Foster: We will fight EU plan for caravan and trailer tests

02-Jul-2013 @ 9:0

Jacqueline Foster Jacqueline Foster

Anthea McIntyre Anthea McIntyre

Anthea McIntyre Anthea McIntyre

Conservative transport and tourism spokesman Jacqueline Foster has vowed to do all she can in the European Parliament to resist proposals which would impose a cumbersome and intrusive inspection and testing regime for caravans and light trailers.
The European Union has drafted a raft of proposed legislation on vehicle safety testing which would hugely extend the scope of the current regime for MOT tests, as well as roadside tests on commercial vehicles.
Mrs Foster, Conservative MEP for North West England, said: "Caravan enthusiasts and the caravan industry itself are extremely fearful. This proposed regulation will bring extra costs and inconvenience that could spoil their holidays and leisure time.
"It also poses a threat to ordinary householders occasionally using small trailers for jobs like taking garden waste to the tip.
"I am all in favour or improving road safety, but this is set to take our perfectly good British system backwards."
The draft legislation includes proposals that could potentially ban some repair garages from also conducting MOT tests and for making caravans and light trailers (under 3.5 tons) subject to frequent MOT tests.
Mrs Foster said: "I have spent many months objecting to the inclusion of caravans in this proposed regulation. I believe it to be pointless and it would contribute nothing to improve road safety. It is accepted that our roads are among the safest in Europe.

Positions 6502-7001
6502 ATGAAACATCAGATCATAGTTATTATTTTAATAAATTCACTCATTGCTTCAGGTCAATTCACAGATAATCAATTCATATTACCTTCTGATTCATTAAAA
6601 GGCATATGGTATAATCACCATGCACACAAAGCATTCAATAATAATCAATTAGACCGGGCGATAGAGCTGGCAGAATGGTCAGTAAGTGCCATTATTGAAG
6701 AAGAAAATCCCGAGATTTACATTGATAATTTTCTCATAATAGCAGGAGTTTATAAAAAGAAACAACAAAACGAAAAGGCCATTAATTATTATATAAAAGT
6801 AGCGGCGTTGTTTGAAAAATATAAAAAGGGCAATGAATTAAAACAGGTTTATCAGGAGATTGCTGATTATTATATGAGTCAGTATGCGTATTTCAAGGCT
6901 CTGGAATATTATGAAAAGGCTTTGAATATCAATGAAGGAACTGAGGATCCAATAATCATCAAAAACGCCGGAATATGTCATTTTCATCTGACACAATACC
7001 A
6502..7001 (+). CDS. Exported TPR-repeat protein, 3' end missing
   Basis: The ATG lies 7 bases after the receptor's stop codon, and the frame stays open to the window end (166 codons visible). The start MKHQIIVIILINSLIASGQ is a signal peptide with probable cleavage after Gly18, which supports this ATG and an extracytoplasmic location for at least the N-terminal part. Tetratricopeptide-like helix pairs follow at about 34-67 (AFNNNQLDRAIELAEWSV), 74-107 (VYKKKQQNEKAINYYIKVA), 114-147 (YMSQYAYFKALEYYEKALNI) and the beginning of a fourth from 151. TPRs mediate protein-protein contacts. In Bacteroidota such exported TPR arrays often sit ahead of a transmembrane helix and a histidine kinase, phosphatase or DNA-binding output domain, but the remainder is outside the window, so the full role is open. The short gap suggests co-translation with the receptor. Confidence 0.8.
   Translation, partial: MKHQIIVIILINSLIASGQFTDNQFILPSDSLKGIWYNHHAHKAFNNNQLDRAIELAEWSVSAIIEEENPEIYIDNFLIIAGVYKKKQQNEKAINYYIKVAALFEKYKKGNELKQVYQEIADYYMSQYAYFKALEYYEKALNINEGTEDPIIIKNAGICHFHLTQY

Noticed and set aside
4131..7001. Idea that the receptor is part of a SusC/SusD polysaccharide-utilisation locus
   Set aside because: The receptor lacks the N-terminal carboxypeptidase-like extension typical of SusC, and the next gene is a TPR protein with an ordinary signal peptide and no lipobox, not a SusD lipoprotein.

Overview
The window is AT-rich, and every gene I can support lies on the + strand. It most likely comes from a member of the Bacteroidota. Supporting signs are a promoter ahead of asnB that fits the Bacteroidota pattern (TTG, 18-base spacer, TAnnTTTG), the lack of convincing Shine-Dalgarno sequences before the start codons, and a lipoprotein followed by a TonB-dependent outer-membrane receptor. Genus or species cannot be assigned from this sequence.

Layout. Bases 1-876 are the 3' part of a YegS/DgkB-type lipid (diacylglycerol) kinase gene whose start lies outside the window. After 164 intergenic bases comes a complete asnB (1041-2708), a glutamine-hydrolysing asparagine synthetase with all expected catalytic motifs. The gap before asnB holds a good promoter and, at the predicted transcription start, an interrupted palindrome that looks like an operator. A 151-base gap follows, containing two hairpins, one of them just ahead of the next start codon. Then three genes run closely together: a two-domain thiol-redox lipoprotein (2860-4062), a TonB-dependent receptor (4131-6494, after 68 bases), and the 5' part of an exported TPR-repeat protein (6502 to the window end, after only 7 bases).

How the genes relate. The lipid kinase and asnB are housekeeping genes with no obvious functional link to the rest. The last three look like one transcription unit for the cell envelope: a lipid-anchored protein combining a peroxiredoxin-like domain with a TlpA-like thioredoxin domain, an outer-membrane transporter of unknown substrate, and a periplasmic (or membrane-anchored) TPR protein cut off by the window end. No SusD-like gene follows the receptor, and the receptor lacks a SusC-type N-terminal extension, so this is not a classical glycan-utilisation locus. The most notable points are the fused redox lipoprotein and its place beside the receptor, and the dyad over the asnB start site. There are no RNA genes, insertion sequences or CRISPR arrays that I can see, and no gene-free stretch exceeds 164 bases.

"Caravans are generally well-maintained by their owners and used typically in good driving conditions with low annual mileage. I am pushing hard to protect the UK from yet more overly prescriptive, burdensome and unnecessary regulation from the European Commission.
"With so many caravan owners across the United Kingdom, not least the one million members of the Caravan Club, this industry is worth more than £6 billion a year. It contributes greatly to our local and national economies. This is an important part of our leisure and tourism industry which we should be encouraging, not penalising."
In a speech to the plenary sitting of the Parliament in Strasbourg last night (Monday), Mrs Foster told fellow MEPs: "I was also stunned by colleagues calling for measures that would have banned some repair garages from operating testing services. This would have potentially affected the work of up to 50,000 inspectors, and 20,000 SMEs in the UK, threatening some with closure. In these tough economic times, we should be supporting our SMEs, not closing them."
On roadside inspections, Mrs Foster played a key role in removing initial plans to have smaller vehicles included in the proposal. She said: "Widening the scope to smaller vehicles would only reduce attention of Heavy Goods Vehicles, which is where the bigger danger lies. Our roadside inspectors need to make sure that they can inspect what is really necessary. HGVs pose a far higher road safety risk than smaller vehicles, so we should not undermine road safety.
"This proposal is a Commission classic: Over-burdensome, too prescriptive, and too costly."
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